Building memories at the Home Depot
Two hundred kids with hammers – what could possibly go wrong?
Declan hammers while (a very trusting) Dad steadies the materials.
Photo courtesy Heather Hansen
Home Depot, in their infinite marketing wisdom, realizes that it’s impossible for customers to leave their store without buying anything. Whether it’s a cute plant, new lamp or something you might actually need, all they have to do is get you inside to guarantee a sale.
So the Home Depot Kids Workshop might be free, but let’s be realistic – you’re still leaving with a new sprinkler.
Unnecessary gardening supplies aside, the store’s monthly kids workshops offer an opportunity for you and your child to work together, share pride in a project well done, and even build trust (watch out for mommy’s fingers with that hammer!).
What to expect at a Home Depot Kids Workshop
Recent projects have included a picture frame, wooden race car, and rocket ship pencil case. All projects come with necessary supplies and step-by-step instructions. There are typically plenty of tack hammers and screwdrivers available to borrow if the project requires those tools. Children also receive a commemorative pin and a small orange apron.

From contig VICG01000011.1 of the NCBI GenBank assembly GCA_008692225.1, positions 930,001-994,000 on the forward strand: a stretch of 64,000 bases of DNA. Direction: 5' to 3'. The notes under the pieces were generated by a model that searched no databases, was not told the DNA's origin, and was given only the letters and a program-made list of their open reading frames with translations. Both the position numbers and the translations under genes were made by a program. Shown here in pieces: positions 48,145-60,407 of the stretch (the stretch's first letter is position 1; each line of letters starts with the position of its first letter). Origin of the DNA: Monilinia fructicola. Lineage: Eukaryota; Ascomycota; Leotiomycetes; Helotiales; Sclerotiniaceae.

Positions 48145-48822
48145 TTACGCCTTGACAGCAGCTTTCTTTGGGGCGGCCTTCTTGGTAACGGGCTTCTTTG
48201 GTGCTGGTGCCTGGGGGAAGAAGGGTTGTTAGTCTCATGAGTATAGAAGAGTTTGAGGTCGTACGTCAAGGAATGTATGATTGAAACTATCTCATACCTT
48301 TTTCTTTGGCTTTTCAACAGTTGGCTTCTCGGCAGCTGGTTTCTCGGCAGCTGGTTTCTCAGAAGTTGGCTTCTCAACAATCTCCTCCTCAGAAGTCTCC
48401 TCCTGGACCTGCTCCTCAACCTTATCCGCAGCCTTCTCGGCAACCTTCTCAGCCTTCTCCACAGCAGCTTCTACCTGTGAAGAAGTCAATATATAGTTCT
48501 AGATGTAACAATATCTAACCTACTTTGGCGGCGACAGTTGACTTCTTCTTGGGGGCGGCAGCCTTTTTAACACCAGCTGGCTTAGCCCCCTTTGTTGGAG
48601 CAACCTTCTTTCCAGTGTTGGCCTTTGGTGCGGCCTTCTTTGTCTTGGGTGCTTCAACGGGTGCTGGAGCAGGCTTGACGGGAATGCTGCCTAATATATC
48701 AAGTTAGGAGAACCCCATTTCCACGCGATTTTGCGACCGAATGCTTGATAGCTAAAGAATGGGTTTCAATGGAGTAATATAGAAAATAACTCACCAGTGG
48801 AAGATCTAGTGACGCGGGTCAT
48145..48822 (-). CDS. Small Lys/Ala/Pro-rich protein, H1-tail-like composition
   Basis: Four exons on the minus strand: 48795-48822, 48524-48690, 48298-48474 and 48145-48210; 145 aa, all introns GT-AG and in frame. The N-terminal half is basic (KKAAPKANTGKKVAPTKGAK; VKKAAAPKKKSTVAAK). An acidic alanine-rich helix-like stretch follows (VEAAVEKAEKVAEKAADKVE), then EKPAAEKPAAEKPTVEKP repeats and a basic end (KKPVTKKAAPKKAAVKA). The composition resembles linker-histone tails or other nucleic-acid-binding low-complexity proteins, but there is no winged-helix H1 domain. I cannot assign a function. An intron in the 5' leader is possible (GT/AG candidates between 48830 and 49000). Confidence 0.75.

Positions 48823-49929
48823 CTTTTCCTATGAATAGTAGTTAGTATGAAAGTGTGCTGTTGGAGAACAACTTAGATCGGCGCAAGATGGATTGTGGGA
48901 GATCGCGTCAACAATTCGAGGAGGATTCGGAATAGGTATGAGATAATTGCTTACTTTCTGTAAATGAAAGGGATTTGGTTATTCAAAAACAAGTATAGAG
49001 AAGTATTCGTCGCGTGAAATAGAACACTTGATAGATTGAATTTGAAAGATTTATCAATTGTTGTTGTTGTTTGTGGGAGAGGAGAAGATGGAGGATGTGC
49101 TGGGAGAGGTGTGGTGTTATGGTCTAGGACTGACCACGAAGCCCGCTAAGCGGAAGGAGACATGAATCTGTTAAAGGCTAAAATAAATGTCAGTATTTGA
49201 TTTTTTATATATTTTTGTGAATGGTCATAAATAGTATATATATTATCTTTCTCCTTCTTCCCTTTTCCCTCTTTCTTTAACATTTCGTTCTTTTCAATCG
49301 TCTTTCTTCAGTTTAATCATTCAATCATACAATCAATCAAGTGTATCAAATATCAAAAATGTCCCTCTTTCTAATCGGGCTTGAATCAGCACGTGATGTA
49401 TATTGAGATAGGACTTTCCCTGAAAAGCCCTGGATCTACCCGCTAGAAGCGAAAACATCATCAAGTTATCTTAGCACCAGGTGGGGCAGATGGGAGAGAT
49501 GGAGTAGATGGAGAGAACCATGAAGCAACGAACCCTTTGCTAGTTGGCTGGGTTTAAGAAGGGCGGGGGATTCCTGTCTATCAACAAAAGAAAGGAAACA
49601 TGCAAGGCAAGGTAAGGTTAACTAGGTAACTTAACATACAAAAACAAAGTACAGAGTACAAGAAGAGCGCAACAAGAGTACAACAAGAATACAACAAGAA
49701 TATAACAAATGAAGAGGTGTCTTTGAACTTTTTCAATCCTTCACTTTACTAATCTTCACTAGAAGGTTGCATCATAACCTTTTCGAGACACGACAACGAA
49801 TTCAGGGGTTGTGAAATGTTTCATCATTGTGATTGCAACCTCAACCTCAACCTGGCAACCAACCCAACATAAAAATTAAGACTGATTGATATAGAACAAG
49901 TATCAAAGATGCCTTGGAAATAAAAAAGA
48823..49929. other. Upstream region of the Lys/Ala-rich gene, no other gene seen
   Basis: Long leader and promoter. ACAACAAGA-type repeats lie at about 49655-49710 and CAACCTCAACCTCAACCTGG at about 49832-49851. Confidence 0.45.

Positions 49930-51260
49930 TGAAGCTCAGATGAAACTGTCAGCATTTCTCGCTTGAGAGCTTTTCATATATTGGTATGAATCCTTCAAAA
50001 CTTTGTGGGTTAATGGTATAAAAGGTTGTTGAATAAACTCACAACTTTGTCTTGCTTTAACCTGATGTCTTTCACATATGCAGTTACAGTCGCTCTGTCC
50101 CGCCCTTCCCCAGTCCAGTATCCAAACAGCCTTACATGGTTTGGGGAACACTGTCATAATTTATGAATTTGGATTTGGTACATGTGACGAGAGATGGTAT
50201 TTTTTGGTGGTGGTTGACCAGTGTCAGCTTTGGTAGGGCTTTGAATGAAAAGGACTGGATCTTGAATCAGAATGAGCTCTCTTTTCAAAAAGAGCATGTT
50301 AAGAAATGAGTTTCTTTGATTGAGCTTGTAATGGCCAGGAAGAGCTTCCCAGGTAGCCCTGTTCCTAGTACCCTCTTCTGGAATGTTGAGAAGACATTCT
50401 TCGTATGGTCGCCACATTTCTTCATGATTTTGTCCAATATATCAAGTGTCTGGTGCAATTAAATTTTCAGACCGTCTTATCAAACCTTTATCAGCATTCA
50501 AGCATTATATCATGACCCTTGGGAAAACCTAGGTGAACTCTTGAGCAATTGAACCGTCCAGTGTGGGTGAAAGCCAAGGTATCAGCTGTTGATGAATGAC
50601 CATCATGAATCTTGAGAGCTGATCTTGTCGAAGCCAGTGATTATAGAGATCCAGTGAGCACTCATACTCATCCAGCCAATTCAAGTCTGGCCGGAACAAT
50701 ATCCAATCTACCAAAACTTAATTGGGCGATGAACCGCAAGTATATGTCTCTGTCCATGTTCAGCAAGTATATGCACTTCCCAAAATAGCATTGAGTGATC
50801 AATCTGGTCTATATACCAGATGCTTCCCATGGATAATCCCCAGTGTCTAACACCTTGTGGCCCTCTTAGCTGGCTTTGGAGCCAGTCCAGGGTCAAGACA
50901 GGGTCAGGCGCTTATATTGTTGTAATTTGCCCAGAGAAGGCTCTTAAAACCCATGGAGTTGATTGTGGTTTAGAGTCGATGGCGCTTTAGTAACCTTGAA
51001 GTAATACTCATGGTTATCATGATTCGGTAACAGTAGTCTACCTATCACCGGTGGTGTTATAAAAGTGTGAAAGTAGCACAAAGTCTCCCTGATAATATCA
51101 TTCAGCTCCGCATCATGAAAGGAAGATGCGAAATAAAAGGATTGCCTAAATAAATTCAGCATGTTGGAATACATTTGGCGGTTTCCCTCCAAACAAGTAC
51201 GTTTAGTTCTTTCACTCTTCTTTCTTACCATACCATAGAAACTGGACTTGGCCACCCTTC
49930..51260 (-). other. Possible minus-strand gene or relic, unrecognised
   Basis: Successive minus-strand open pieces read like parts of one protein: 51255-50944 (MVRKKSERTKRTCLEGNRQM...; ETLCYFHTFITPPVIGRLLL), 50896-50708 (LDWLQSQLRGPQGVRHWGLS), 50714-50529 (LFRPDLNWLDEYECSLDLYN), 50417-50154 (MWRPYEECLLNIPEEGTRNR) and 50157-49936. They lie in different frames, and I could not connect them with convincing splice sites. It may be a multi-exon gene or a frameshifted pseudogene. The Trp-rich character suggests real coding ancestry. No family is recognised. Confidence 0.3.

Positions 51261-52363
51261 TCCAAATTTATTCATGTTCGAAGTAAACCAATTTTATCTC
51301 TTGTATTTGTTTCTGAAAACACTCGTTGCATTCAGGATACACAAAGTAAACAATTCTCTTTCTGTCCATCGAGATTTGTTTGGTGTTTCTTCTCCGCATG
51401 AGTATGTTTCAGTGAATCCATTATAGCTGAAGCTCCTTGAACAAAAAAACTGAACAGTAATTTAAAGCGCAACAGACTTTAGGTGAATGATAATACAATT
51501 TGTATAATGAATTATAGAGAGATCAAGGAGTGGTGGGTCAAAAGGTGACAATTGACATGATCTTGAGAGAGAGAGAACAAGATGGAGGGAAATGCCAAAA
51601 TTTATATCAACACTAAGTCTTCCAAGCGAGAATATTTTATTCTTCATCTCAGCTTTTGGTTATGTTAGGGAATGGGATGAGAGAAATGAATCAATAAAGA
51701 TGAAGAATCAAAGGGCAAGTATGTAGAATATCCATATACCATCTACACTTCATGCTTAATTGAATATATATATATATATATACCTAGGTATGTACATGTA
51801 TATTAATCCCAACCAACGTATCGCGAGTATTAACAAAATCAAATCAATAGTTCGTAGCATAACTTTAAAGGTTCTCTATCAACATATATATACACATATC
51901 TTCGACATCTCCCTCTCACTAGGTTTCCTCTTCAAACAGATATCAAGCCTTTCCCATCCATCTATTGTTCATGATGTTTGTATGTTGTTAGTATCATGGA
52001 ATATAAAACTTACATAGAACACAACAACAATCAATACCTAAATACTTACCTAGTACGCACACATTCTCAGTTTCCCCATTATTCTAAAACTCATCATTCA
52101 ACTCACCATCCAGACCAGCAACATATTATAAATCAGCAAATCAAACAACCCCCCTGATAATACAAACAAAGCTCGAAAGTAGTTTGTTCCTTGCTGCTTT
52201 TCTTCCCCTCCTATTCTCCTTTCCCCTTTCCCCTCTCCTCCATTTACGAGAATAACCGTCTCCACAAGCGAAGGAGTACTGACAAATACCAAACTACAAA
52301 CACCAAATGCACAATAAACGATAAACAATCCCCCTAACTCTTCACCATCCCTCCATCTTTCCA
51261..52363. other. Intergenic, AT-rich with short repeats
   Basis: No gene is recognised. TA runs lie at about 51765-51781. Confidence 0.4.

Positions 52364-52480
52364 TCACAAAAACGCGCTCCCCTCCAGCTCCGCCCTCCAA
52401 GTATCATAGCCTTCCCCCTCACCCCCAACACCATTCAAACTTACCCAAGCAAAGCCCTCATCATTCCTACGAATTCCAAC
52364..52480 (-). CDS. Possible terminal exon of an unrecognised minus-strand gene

When to go
Various Seattle and Eastside locations, drop-in style, typically the first Saturday morning each month. Check your store’s schedule and register online for your location. You are not guaranteed supplies unless you pre-register.
How to participate
After checking in to pick up your bag of supplies, you’ll find an empty spot on the floor to build your creation. With a young child hammering while a parent figures out the instructions, most projects will take 10 minutes. Allow more time for older kids who want to manage the instructions and complete the project on their own.
Free (other than whatever you buy at the store while you’re there, of course.)
After building your project, proudly attach the month’s craft pin to your child’s apron – and since all your new workshop crafts will soon monopolize your toy box, maybe swing by the storage aisle to pick up some shelving supplies.
Heather Hansen works in marketing and communications. She lives with her husband and 3-year-old son in Bothell.